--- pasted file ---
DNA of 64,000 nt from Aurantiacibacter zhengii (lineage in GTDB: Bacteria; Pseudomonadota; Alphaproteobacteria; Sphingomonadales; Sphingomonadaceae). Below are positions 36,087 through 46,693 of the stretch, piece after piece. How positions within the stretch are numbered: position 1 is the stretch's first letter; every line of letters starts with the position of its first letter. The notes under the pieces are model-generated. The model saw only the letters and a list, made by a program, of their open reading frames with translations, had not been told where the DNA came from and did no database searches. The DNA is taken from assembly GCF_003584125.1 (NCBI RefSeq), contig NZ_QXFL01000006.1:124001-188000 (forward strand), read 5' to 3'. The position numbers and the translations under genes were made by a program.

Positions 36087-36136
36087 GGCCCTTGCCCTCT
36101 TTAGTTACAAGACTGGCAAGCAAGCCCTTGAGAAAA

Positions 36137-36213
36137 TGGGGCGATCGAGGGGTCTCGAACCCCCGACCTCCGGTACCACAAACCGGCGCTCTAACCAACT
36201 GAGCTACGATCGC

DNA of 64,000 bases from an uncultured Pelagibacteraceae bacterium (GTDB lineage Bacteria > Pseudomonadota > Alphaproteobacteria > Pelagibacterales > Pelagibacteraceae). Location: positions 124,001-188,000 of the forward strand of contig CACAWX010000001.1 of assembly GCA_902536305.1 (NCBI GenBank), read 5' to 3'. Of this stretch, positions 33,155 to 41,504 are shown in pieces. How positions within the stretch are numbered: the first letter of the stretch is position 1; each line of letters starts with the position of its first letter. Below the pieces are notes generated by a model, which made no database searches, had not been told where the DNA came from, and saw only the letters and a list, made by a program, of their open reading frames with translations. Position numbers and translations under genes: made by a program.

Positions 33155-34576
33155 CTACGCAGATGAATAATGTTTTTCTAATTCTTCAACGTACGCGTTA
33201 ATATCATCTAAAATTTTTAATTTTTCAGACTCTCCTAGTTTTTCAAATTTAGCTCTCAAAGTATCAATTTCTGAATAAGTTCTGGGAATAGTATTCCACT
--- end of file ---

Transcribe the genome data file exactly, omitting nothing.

DNA of 64,000 nt from Aurantiacibacter zhengii (lineage in GTDB: Bacteria; Pseudomonadota; Alphaproteobacteria; Sphingomonadales; Sphingomonadaceae). Below are positions 36,087 through 46,693 of the stretch, piece after piece. How positions within the stretch are numbered: position 1 is the stretch's first letter; every line of letters starts with the position of its first letter. The notes under the pieces are model-generated. The model saw only the letters and a list, made by a program, of their open reading frames with translations, had not been told where the DNA came from and did no database searches. The DNA is taken from assembly GCF_003584125.1 (NCBI RefSeq), contig NZ_QXFL01000006.1:124001-188000 (forward strand), read 5' to 3'. The position numbers and the translations under genes were made by a program.

Positions 36087-36136
36087 GGCCCTTGCCCTCT
36101 TTAGTTACAAGACTGGCAAGCAAGCCCTTGAGAAAA

Positions 36137-36213
36137 TGGGGCGATCGAGGGGTCTCGAACCCCCGACCTCCGGTACCACAAACCGGCGCTCTAACCAACT
36201 GAGCTACGATCGC

DNA of 64,000 bases from an uncultured Pelagibacteraceae bacterium (GTDB lineage Bacteria > Pseudomonadota > Alphaproteobacteria > Pelagibacterales > Pelagibacteraceae). Location: positions 124,001-188,000 of the forward strand of contig CACAWX010000001.1 of assembly GCA_902536305.1 (NCBI GenBank), read 5' to 3'. Of this stretch, positions 33,155 to 41,504 are shown in pieces. How positions within the stretch are numbered: the first letter of the stretch is position 1; each line of letters starts with the position of its first letter. Below the pieces are notes generated by a model, which made no database searches, had not been told where the DNA came from, and saw only the letters and a list, made by a program, of their open reading frames with translations. Position numbers and translations under genes: made by a program.

Positions 33155-34576
33155 CTACGCAGATGAATAATGTTTTTCTAATTCTTCAACGTACGCGTTA
33201 ATATCATCTAAAATTTTTAATTTTTCAGACTCTCCTAGTTTTTCAAATTTAGCTCTCAAAGTATCAATTTCTGAATAAGTTCTGGGAATAGTATTCCACT